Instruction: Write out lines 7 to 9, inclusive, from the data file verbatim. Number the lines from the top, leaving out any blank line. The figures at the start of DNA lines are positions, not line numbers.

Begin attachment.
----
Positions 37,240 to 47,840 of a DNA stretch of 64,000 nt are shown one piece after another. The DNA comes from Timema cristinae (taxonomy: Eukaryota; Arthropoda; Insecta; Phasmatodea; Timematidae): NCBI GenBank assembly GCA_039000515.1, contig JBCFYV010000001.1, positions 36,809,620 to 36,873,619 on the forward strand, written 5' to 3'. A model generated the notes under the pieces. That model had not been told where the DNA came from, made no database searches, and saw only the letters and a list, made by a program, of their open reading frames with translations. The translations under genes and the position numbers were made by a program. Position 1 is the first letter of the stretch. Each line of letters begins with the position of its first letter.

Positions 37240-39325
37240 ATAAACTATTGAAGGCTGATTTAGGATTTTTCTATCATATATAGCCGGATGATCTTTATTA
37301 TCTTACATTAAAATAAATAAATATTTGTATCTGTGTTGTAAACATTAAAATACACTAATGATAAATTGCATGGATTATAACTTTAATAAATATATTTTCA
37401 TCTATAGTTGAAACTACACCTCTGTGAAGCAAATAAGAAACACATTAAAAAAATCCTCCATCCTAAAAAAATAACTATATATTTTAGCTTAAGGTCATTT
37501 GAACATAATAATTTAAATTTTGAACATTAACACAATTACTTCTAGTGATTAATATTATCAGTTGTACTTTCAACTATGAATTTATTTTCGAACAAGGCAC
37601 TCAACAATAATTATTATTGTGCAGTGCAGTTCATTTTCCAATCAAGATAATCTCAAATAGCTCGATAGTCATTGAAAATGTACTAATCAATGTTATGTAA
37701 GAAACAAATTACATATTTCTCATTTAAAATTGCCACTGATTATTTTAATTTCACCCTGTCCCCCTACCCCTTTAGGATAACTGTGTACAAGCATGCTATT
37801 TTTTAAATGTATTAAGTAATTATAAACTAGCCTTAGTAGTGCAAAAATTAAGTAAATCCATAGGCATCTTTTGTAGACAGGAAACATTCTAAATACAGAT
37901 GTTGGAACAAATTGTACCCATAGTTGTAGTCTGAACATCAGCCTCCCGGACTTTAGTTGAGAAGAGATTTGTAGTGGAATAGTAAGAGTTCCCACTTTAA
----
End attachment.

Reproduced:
37601 TCAACAATAATTATTATTGTGCAGTGCAGTTCATTTTCCAATCAAGATAATCTCAAATAGCTCGATAGTCATTGAAAATGTACTAATCAATGTTATGTAA
37701 GAAACAAATTACATATTTCTCATTTAAAATTGCCACTGATTATTTTAATTTCACCCTGTCCCCCTACCCCTTTAGGATAACTGTGTACAAGCATGCTATT
37801 TTTTAAATGTATTAAGTAATTATAAACTAGCCTTAGTAGTGCAAAAATTAAGTAAATCCATAGGCATCTTTTGTAGACAGGAAACATTCTAAATACAGAT